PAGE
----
It is a continuous and dynamic activity:

  • Planning is a never ending activity due to the dynamic business environment. In order to be successful at planning, one has to adjust to changes taking place in the environment and react accordingly.
  • Plans are prepared for specific period f time and at the end of that period, they are reevaluated and redesigned as per new requirements and changing conditions.
  • Continuity of planning is related to the planning cycle. It means that a plan is framed, it is implemented, and is followed by another plan, and so on.


It is the basis of control and Efficiency:

  • As per, Koontz and O’Donnell (1986) ‘plans furnish the standards of control. Unplanned action cannot be controlled and any attempt to control without plans would be meaningless.’
  • It leads to accomplishment of objectives at the minimum possible cost. It ensures optimum utilization of resources and avoids wastage of resources. Planning leads to saving of time, effort and, money and optimum utilization of men, money, materials, methods, and machines.

Steps Involved in Planning:

  • Planning function of management is an intellectual function which involves following steps:-

Step – 1: Establishment of Goals and Objectives of Organization:

  • Every organization must have certain goals or objectives. Objectives may be set for the entire organization and each department or unit within the organization. How all departments would contribute to the organizational goals is the plan that is to be drawn up.
  • It starts with the setting goals and objectives of the organization.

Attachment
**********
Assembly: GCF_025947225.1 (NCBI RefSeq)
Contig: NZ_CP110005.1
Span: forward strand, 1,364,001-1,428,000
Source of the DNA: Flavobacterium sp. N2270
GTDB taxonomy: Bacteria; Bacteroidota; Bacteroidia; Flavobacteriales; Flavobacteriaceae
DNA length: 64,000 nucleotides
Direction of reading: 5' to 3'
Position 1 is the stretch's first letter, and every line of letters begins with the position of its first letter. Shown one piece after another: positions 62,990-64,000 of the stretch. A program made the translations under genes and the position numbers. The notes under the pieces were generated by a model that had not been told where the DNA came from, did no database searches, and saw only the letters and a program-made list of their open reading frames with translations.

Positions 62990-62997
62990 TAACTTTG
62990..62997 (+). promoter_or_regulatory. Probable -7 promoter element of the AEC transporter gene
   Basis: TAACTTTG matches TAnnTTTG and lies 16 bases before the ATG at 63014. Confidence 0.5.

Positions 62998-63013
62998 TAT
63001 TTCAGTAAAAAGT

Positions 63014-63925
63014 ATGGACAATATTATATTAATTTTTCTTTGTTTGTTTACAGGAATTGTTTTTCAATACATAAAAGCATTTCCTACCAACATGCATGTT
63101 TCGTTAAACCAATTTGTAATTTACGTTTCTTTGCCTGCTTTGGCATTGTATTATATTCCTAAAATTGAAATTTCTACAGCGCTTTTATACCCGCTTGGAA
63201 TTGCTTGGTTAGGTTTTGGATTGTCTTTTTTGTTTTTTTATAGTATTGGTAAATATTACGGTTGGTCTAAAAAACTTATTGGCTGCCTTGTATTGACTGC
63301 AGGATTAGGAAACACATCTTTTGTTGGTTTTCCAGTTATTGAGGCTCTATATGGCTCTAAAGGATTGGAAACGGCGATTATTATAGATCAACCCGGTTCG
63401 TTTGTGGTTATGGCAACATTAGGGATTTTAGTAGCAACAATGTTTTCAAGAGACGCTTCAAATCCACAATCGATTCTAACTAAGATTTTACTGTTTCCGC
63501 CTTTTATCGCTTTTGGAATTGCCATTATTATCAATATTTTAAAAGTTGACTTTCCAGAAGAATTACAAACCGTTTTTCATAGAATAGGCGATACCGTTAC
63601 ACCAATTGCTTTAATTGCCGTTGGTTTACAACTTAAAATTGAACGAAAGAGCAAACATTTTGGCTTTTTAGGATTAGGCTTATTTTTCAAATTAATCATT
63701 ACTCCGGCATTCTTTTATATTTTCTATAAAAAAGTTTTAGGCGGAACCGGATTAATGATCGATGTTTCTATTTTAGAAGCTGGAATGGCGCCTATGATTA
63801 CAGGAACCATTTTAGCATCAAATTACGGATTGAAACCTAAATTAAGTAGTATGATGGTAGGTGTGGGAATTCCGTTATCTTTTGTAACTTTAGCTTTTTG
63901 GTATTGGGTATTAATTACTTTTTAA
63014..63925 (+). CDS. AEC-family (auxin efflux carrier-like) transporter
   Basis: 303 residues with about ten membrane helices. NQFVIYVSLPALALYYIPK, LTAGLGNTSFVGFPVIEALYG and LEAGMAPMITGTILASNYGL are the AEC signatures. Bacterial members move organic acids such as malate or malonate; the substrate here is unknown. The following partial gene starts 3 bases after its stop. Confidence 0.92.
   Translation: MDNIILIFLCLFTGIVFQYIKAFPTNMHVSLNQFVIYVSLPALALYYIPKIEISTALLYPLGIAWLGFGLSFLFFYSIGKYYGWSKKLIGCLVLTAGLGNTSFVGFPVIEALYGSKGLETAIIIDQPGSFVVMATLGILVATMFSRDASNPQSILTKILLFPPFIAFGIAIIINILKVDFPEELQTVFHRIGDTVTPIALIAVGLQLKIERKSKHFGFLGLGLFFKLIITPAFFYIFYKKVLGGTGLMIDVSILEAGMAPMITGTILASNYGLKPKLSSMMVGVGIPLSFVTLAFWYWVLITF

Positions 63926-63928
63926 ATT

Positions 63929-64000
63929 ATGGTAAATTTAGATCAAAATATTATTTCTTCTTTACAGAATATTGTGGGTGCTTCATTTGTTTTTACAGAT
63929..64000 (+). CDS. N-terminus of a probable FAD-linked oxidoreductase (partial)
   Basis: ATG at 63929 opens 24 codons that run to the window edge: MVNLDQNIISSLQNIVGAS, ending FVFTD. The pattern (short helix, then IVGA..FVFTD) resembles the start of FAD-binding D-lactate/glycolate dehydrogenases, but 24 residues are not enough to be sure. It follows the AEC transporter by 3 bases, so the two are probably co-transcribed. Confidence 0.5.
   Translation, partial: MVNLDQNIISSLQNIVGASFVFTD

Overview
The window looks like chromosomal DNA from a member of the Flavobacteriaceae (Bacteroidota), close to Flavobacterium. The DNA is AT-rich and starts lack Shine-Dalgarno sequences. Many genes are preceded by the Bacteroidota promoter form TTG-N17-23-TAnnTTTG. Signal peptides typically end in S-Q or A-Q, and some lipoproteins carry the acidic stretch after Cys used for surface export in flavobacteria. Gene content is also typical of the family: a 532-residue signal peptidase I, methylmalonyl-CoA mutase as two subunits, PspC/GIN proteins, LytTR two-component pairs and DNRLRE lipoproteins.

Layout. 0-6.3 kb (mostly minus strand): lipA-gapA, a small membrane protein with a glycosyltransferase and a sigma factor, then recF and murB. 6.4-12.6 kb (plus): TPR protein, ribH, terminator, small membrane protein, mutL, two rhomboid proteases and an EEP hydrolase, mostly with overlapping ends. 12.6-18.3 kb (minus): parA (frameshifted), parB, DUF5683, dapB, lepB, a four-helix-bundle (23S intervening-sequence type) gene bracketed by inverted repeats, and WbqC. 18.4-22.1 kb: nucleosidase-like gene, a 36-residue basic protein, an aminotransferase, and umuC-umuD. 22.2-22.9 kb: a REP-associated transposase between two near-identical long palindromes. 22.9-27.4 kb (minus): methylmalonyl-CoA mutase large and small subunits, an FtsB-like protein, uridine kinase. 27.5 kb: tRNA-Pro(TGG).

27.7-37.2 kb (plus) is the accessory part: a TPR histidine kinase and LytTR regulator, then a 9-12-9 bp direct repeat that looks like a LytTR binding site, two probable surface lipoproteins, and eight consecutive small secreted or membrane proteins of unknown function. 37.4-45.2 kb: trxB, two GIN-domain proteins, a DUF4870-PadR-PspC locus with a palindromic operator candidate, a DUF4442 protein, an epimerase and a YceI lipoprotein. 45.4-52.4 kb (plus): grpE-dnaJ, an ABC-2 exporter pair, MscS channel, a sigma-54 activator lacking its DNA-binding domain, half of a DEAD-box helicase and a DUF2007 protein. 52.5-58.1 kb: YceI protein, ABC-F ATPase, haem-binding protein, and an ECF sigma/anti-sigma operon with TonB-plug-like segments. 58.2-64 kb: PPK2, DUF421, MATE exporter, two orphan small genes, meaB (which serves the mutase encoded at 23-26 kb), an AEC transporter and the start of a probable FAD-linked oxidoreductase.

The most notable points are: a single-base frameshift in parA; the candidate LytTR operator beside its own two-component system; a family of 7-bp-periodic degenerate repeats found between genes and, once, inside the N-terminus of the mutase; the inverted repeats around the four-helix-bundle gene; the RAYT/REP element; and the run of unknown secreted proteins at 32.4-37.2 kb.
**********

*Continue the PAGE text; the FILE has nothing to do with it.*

• The attention of manager is always at the end result of all activities planned.
  • All the objectives should be stated in a clear, precise and unambiguous language. At the same time, they should be specified in a quantitative manner with the specific time period. It avoids confusion.
  • Some times objectives of some criteria like the performance of personnel can not be specified quantitatively, then clear expectations should be mentioned.
  • In short, the objectives should be specific, measurable, archivable, realistic and time bound. If the end
    result is clear it becomes easier to work towards the goal.
  • Objectives have to percolate down to each unit and employees at all levels.

Step – 2: Establishment of Planning Assumptions or Premises:

  • Planning premises are the assumptions about the likely shape of events taking place in future. They form the basis of planning. Therefore, the manager is required to make certain assumptions about the future.
  • In determines probable causes of deviation of the actual plan and probable causes behind it. It also determines probable obstacles in the way of business. It determines which causes and obstacles can be avoided and corresponding actions are decided to avoid them to maximum extent or to minimize the effect on the business.
  • The base material for the assumptions may be in the form of forecasts, existing plans or any past information about policies. The premises must be the same for all and there should be total agreement on them. All managers involved in planning should be familiar with and use the same assumptions. So that there is no discrepancy. Accurate forecasts, become essential for successful plans.